Close cooperation between NATO and the EU on maritime security benefits Norway.
Safe and secure conditions for all maritime transport are vital for Norway as a major shipping nation. Human smuggling by sea is a major challenge. The maritime operations in the Mediterranean play a key role in controlling the Schengen external border, combating human smuggling and dealing with flows of refugees and migrants. Various types of organised environmental crime take place at sea or use the oceans as a transport route. The Government is calling for a comprehensive approach that considers environmental crime together with other forms of organised crime, such as fisheries crime.
The impacts of climate change on the oceans may exacerbate global and regional security threats. Rising sea levels and changes in the distribution of important fish stocks are factors that could worsen the security situation in fragile countries and regions.
Priority areas for Norway
Norwegian foreign policy must be designed to support the further development of sustainable ocean-based industries and to promote good solutions and action to combat the serious environmental threats facing the world’s oceans. It is in Norway’s interests to support efforts to promote sustainable growth in the blue economy in developing countries.
The world needs countries that are willing to take the lead in the work to protect the oceans and ensure that resources are used sustainably. The Government wants Norway to be at the forefront of international efforts to promote sustainable use and value creation, to ensure that we have clean and healthy oceans and to support the blue economy in developing countries.
Sustainable use and value creation
Its extensive, resource-rich sea areas mean that Norway is well-placed to benefit from the anticipated global growth in the blue economy. The Government has high ambitions when it comes to value creation in Norwegian ocean-based industries, as described in its ocean strategy, which was presented in February 2017. Promoting responsible use of marine resources and blue growth could also be a way of ensuring progress towards several of the other SDGs.
The traditional Norwegian ocean-based industries – the oil and gas sector, the maritime industry and the seafood industry – are highly inter- nationalised. The oil and gas sector stands out in terms of its contribution to GDP, export value and the number of people it employs. Given the expected increase in energy demand, the sector will continue to play an important role for many years to come. The International Energy Agency is an important arena for promoting Norwegian energy policy views and interests.
Maritime transport is vital for world trade and access to global markets, and a key factor for achieving sustainable development. Norway is the tenth largest shipping nation in the world in terms of tonnage, and the world’s sixth largest in terms of value. The Government is promoting the implementation of, and seeking to generate support for, global shipping rules, the development of more environmentally friendly shipping, measures to combat piracy, maritime security, and implementation of the mandatory Polar Code for ships operating in polar waters.
The Norwegian seafood industry has grown considerably in recent years. The Government is working towards sustainable management of living marine resources, based on the best based scientific evidence and an ecosystem approach. Aquaculture is now the largest industry in the Norwegian seafood sector, and the export value of aquaculture products exceeds that of exports from capture fisheries. Norway cooperates closely with neighbouring countries on the management and harvesting of many of our most important fish stocks. Although fish stocks in Norwegian sea areas are harvested at sustainable levels, the situation on a global scale is far less positive. According to FAO, around 31 % of the world’s commercially important fish stocks are overfished. For many years, Norway has been heavily engaged in international cooperation to promote sustainable fisheries management. The Government is calling for higher priority to be given to fisheries and aquaculture in efforts to improve global food security, and for FAO to be the main arena for policy development relating to global food security, nutrition and the right to food.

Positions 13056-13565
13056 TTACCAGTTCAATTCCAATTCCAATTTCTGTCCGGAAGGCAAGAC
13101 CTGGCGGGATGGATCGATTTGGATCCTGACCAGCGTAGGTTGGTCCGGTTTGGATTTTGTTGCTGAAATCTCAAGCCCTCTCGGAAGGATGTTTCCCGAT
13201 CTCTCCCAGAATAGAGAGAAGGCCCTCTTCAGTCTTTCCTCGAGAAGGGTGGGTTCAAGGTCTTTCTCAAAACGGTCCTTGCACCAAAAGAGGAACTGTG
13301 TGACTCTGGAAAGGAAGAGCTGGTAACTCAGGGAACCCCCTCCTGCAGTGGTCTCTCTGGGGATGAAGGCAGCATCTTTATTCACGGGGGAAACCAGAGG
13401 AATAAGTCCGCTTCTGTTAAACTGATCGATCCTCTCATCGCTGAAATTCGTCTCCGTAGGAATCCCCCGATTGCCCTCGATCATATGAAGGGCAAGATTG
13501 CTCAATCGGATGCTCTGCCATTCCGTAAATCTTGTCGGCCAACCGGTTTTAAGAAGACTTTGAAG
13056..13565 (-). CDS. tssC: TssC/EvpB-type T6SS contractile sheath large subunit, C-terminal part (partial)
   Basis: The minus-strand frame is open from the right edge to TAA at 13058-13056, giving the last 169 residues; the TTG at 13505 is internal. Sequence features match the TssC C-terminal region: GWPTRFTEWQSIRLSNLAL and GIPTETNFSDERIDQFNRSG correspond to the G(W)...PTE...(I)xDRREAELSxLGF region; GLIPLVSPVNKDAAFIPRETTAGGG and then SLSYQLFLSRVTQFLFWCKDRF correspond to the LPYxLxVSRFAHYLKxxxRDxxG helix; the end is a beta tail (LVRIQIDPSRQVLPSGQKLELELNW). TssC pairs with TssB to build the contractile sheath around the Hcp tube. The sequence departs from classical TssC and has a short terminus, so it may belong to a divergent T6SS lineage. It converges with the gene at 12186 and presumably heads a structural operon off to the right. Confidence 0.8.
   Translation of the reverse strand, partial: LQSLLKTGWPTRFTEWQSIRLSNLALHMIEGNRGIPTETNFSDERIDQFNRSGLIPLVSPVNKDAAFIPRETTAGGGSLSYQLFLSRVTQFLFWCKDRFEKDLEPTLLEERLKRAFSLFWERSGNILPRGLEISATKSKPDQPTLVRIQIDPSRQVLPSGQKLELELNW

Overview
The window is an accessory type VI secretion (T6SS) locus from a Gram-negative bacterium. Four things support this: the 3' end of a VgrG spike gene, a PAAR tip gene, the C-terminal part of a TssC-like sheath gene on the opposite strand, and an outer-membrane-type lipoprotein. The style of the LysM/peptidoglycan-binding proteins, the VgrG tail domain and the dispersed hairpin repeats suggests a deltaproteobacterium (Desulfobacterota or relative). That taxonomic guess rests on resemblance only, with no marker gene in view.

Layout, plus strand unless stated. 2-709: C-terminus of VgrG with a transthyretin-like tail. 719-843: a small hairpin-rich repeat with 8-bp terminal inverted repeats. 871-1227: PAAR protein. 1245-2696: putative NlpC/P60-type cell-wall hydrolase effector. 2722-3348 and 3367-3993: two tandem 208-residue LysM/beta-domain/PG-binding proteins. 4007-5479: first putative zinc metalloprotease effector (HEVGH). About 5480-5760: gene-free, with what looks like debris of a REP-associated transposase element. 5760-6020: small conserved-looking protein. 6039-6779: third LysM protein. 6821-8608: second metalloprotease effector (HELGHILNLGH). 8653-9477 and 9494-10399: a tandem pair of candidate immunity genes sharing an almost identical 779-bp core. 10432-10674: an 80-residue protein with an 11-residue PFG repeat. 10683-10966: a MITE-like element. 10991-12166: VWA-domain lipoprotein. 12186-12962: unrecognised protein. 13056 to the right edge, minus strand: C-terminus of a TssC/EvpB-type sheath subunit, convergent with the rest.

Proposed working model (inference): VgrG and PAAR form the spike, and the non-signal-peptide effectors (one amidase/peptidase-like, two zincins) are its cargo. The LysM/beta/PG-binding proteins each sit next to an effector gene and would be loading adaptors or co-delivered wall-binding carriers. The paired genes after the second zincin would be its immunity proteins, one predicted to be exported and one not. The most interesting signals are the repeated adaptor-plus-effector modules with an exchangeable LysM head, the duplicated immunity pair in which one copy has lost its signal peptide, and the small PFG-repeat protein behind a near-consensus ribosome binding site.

Many different ocean-based industries could potentially make an important contribution to value creation in Norway and in other countries. These include offshore renewable energy and seabed mining, which could be important in the long term. The Norwegian aquaculture sector is carrying out extensive research on species that could in time be used to increase production. Kelp cultivation is one area that appears to have significant economic potential, and the rich marine biodiversity could be used as a basis for developing new products in a number of areas. The Government will therefore promote sustainable growth in new and emerging ocean-based industries.
Increasing market access and eliminating trade barriers are important tasks in Norwegian foreign and trade policy, and these are clear priorities for the Government. Ocean-based industries are a key priority for Norway in the WTO, in trade cooperation with EU/EEA countries and in bilateral free trade agreements negotiated under the auspices of the European Free Trade Association (EFTA). The Government is pursuing a proactive trade policy that safeguards Norway’s interests. The Ministry of Foreign Affairs, the Ministry of Trade, Industry and Fisheries and other relevant ministries promote Norway’s trade policy priorities in the international arena.
Supporting the Norwegian business sector abroad is a priority for the Ministry of Foreign Affairs. Norway’s diplomatic and consular missions act as door openers and network-builders. They have knowledge of local conditions and market opportunities and access to networks and the authorities in their host countries. The Government will promote crosssectoral cooperation under Team Norway to promote the ocean economy as a whole in areas where this can enhance the effectiveness of our efforts.
Clean and healthy oceans
Value creation based on the use of marine resources is dependent on the maintenance of good environmental status and on species and habitat diversity in the seas and oceans. The Government will continue to raise awareness of this internationally, and will play an active role in efforts to find good solutions.
Marine litter is a growing international problem. Plastics and other waste have negative impacts on biodiversity and sustainable development. Norway will participate actively in international efforts to combat marine litter and microplastics. The Government will launch a development programme with the aim of reducing marine waste and improving waste management in developing countries. Releases of chemicals, oil, sewage and heavy metals also pose a threat to the marine environment. The Government will continue to take a broad approach in its efforts to prevent pollution from both land-based and offshore activities.